Sometimes ” Second Choice” is the Best!

Dear Reader:

Thursday afternoon I was back in the ” blog room” when I heard a knock and the wonderful ” Miss ” Jo” ( Dufford) was coming through the door calling out to me…” Remember now…you were ” Second Choice.”

” You got lucky today!” she laughed and held out a box filled with a huge sandwich, dressing, pasta … Jo continued ” I was taking it to a couple who have both been under the weather but neither was home…. so…..”

” So by default I get this scrumptious looking lunch?” I replied. ” You just happened to be the closest house on my way home.. said Jo… so you won the ” Second Choice prize meal!”

Not only was I honored but also famished… a win-win for me… especially since I needed some more information on an historical keepsake that Jo had given me for Christmas and I wanted to re-tell the story. And here it is!

” The Secret Story Inside the Hunley”

Jo’s replica of the once lucky gold coin worn in the Hunley submarine commander’s ( Lt. George Dixon) pocket

Charleston is known for its historical sites but ever since the Civil War submarine ( The Hunley) was pulled up from its watery grave ( sank in 1864) on August 8, 2000 it has found its home in the Hunley Museum… or Warren Lasch Conservation Center-Cooper river.

( *** Mandy remembers she was one of hundreds of spectators watching the Hunley being raised in her dad’s boat but, unfortunately, the water was choppy with so many boats and she got so seasick she was previously pre-occupied hanging over the railing and missed the historic moment as it broke through the surface. )

Today the love story, however, of the romance between Lt. George Dixon and his fiancée Queenie Bennett, who gave him a $ 20 dollar Double Eagle gold piece to put in his pocket as a lucky charm… captures the tourists’ immediate attention… especially when they hear how it saved his leg and life at the Battle of Shiloh.

A musket ball hit him in the thigh… normally costing him his leg ( and because of the unsanitary amputation procedures) usually one’s life… except he had the gold coin in his pants pocket… the coin was bent but took the brunt of the musket ball.

( Today these bent gold coins are sold as souvenirs along with a short paragraph telling about the romance and the battle of Shiloh… but when Jo went… she lucked up and one of the archaeologist conservationists, who had actually held the coin that was in the vest pocket of Dixon’s remains/ having fallen out… had handwritten these notes. Just amazing!!! Lucky Jo and she gave it to me… my luck continues! ) What a gift Jo!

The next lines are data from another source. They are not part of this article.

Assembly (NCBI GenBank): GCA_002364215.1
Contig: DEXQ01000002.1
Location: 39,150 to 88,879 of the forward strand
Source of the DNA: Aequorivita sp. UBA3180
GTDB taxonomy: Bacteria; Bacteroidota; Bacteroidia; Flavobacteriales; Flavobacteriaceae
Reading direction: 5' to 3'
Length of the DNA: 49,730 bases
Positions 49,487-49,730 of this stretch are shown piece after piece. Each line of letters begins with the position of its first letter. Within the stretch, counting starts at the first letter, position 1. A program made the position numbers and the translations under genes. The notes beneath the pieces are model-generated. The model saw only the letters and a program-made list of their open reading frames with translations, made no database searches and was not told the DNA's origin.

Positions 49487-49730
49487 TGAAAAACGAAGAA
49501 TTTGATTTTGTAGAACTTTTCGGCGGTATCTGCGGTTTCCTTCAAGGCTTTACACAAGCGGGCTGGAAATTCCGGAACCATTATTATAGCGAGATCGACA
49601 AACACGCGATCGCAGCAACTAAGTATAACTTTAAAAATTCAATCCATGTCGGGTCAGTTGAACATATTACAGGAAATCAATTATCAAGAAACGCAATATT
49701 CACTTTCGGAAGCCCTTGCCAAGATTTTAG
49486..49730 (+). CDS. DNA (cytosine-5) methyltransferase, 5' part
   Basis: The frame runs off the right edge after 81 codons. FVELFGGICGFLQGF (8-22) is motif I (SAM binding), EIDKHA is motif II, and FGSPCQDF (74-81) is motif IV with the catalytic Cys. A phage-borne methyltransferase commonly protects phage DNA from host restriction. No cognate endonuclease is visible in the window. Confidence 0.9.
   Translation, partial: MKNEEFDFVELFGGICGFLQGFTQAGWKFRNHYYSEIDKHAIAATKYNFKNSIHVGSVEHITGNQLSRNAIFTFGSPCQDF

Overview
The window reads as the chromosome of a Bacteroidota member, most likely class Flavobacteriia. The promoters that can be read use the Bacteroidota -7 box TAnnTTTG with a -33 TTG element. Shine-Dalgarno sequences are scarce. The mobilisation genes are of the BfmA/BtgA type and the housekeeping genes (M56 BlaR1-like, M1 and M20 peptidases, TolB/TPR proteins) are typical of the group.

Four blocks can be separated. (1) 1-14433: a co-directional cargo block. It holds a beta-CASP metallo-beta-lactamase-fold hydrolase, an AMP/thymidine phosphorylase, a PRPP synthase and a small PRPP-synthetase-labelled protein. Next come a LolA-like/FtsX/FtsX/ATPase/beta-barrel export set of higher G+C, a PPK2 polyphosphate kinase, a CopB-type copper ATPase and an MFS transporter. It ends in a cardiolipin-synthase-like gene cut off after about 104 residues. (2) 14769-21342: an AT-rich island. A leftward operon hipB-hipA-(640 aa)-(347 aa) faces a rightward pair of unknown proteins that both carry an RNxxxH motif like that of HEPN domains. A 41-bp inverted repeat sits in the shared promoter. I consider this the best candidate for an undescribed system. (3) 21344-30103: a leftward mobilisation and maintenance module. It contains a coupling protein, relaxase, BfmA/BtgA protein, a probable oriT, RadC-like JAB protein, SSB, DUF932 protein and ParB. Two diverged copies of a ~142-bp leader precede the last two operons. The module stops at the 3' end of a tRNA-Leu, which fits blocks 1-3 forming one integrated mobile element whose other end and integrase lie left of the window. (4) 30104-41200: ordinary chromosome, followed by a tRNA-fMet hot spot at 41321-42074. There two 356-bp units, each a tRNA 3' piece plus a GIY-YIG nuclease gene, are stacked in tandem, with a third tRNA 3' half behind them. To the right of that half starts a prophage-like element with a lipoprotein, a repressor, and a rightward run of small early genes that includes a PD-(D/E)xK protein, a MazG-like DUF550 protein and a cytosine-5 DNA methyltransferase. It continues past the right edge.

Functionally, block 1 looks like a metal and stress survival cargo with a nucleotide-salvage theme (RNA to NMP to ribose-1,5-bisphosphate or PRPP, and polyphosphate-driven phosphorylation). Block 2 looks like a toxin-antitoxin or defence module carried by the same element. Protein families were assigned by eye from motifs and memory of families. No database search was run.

I held the real coin the day it was recovered!”

Though Dixon kept a permanent limp he still understood how fortunate he was but little did he know a greater fate awaited him on February 17, 1864 in the dark waters outside Charleston harbor.

On that night Lt. Dixon commanded the CSS Hunley, the first submarine in history to sink an enemy ship in battle. He and seven crew men slipped beneath the water in the hand-cranked submarine-navigating toward the Union warship USS Housatonic.

They deposited the charge and back propelled as quickly as possible so the union vessel could be detonated by a pull cord. The explosion sank the Housatonic in under five minutes but, unfortunately, it also sent Dixon and his crew to the bottom of the Charleston Harbor… becoming their tomb.

After securing the submarine in the museum tank… in 2000, the gold coin was found near the hull where the commander had sat… probably fallen this time from a vest pocket. It bore the initials G. E. D. and inscription ” My Life Preserver.” ( Many historians agree that it might seem like ” the lucky charm” had lost its charm the second time around… but instead, they reason, it allowed Dixon to find his true place in history.)

Now you know there would be no way for ghost stories not to circulate from this tragedy… since ghost stories abound in Charleston. ( Even when the Hunley crew were being interred in Magnolia cemetery… many apparitions appeared in snapshots taken during the funeral.) And since it is February now… here’s a couple of sightings for you.

1) Today, every February 17, if one goes to Charleston Harbor-the water’s edge, you might just see a light in the distance, hovering just above the surface of the water. The Hunley crew were instructed to surface and light a signal lantern, after sinking the Union war ship – Housatonic. Witnesses back then reported seeing a light right after the warship sank.